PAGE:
As you said another point of contention is soil types. I often use cat litter (molar clay) in my mixes which I never have a problem with but to some it’s like I am giving the tree some kind of poison.
Just look at the candle on that pine! It Is Enormous.
Finding a teacher(s) who actually know what they are doing is one of the more difficult things to locate in the hobby tbh. There a ALOT of 7-10 year “pros” even 30 year pros who just been doing the wrong stuff year upon year and because the trees are living convinced their way works and are unable to be convinced otherwise. If you are new and get in with someone who is passionate but hasn’t learned the techniques properly you can waste 5 years easy that you then have to unlearn and relearn the right way. If you get in the hobby at retirement age this really caps the ceiling on your potential. The Internet has convinced ALOT of people they worth 100-150 bucks a person workshop when they can’t show 1 finished tree in their collection. This is what’s making the hobby harder I think, there are way more “pros” in name only since the pandemic spreading wrong/bad info so imo appreciate the real ones who do have the right experience that have proven able to replicate what they’re teaching and can show multiple sick trees they’ve designed from ground up that can stand to in person, up close scrutiny. The people who can do this are very few and very far between in this country.
I just wanted to comment and say that I have been a silent observer here for a while now. The wealth of knowledge I have learned from this blog is something I will never forget. I’m 27 years old and have started about 200 pines from seed this year with the plan to keep developing and selling pre-bonsai eventually. I just enjoy the process and love seeing the different genetics of the trees I’m working with (scots pine, JBP, JRP, and lacebark pine).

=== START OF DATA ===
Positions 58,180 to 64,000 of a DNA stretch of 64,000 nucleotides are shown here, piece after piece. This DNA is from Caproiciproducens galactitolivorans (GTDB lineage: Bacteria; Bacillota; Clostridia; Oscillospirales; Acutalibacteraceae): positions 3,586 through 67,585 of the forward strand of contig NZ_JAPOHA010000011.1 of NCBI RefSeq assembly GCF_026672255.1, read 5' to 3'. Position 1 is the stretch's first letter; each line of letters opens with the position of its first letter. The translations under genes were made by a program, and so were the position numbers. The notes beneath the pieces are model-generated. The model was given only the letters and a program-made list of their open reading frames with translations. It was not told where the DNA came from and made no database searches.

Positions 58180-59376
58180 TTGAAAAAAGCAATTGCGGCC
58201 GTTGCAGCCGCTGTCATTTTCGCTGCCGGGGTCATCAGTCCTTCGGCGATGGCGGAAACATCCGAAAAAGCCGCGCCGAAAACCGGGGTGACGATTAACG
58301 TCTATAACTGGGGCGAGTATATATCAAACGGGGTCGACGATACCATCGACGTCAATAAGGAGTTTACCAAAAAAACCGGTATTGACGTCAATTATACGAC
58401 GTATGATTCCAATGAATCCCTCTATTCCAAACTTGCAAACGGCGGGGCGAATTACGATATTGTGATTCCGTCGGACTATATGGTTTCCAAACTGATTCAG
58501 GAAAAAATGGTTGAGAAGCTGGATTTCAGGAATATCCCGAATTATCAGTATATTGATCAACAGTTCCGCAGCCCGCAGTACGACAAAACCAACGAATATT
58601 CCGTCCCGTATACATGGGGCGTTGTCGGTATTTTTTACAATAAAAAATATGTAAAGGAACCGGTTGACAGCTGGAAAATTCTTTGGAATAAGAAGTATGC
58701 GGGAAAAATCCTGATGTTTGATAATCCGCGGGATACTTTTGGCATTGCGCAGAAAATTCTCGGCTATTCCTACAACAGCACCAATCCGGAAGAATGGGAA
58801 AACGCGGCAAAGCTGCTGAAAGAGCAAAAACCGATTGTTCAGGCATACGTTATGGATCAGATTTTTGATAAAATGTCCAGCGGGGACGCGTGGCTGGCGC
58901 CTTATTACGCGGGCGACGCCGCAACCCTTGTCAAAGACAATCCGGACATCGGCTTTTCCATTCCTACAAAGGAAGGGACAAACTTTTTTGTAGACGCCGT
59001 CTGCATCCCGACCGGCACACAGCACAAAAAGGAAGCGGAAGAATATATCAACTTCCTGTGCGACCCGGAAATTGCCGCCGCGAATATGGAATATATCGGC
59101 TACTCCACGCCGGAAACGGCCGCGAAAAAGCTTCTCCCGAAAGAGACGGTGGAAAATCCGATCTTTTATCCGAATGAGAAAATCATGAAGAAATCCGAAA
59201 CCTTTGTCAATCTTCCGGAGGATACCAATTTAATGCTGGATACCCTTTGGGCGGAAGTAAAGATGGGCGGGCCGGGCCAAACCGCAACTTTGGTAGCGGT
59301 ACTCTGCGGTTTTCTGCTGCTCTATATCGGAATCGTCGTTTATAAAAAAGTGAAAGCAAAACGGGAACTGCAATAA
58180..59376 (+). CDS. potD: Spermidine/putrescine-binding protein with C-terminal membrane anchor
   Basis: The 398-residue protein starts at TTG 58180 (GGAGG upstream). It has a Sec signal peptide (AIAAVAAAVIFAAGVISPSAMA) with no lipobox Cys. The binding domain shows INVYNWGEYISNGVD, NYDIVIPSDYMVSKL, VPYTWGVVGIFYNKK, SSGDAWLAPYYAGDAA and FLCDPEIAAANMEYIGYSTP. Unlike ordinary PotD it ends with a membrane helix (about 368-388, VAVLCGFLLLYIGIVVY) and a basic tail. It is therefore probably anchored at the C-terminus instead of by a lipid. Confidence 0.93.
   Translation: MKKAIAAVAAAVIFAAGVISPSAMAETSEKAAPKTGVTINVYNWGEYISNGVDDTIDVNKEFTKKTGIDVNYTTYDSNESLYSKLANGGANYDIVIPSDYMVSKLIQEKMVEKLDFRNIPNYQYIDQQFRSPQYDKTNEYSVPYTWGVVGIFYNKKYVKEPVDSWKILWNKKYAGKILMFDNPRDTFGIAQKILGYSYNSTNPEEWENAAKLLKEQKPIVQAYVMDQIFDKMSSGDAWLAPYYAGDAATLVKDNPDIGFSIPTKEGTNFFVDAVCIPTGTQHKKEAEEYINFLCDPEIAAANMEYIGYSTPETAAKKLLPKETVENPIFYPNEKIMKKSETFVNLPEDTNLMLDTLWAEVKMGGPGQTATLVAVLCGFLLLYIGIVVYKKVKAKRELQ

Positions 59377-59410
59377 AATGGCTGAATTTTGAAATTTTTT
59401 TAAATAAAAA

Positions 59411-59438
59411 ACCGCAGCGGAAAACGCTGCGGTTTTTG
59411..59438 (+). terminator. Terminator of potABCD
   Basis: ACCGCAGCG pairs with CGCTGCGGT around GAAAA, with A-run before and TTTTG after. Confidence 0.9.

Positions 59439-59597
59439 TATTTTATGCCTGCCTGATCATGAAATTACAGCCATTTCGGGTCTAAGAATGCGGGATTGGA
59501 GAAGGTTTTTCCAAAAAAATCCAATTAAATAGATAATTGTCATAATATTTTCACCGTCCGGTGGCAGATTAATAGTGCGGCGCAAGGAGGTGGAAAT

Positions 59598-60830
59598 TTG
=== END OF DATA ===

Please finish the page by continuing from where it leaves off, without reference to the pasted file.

Lamont Jackson says
I’ve been doing this art for a while. It’s been 23yrs. now and I’ve never had more interest in anything.
Yes bonsai has been the best way to learn about each tree and the way they grow.
Our imagenation to position them in the way we see them nature.
Watching them mature in the design’s that would create wonderful memories.
Yes; it’s getting harder for the knowledge of horticulture is getting more fascinating. Manipulating trees and designing them for our future relatives will finish for us.🤔
Nice article Jonas. Regarding information availability, I’ve noticed the same thing in other plant hobbyist groups.
There is a general lack of scientific method in working out what works. Most of us , myself included , don’t know how, nor have the means to conduct proper controlled experiments on scale to make the results credible.
It’s possible the genetics of a plant might be outstanding and the real reason for its vigorous growth. Meantime each of us believe we’ve cracked the secret formula to growing that species and think our fingers are green just because we have a small handful of healthy examples. Thanks again for this site , you are one of my picks to follow on this learning journey.
Jonas Dupuich says
Thanks, Giscard – I’ve been doing mostly controlled experiments with soil for years now and my main takeaway is that it’s complicated 🙂 Will keep working at it!
Thank you so much for all your posts . I have been reading them for a long time.
I have a problem with my junipers. They seem like having cankers disease. Would you please to give me an advice that I can treat them?
Thank you so much
Jonas Dupuich says
Thanks, Nguyen! As for the junipers, here’s some info on canker causes and treatment: https://ipm.ucanr.edu/PMG/GARDEN/PLANTS/DISEASES/cankerdiseases.html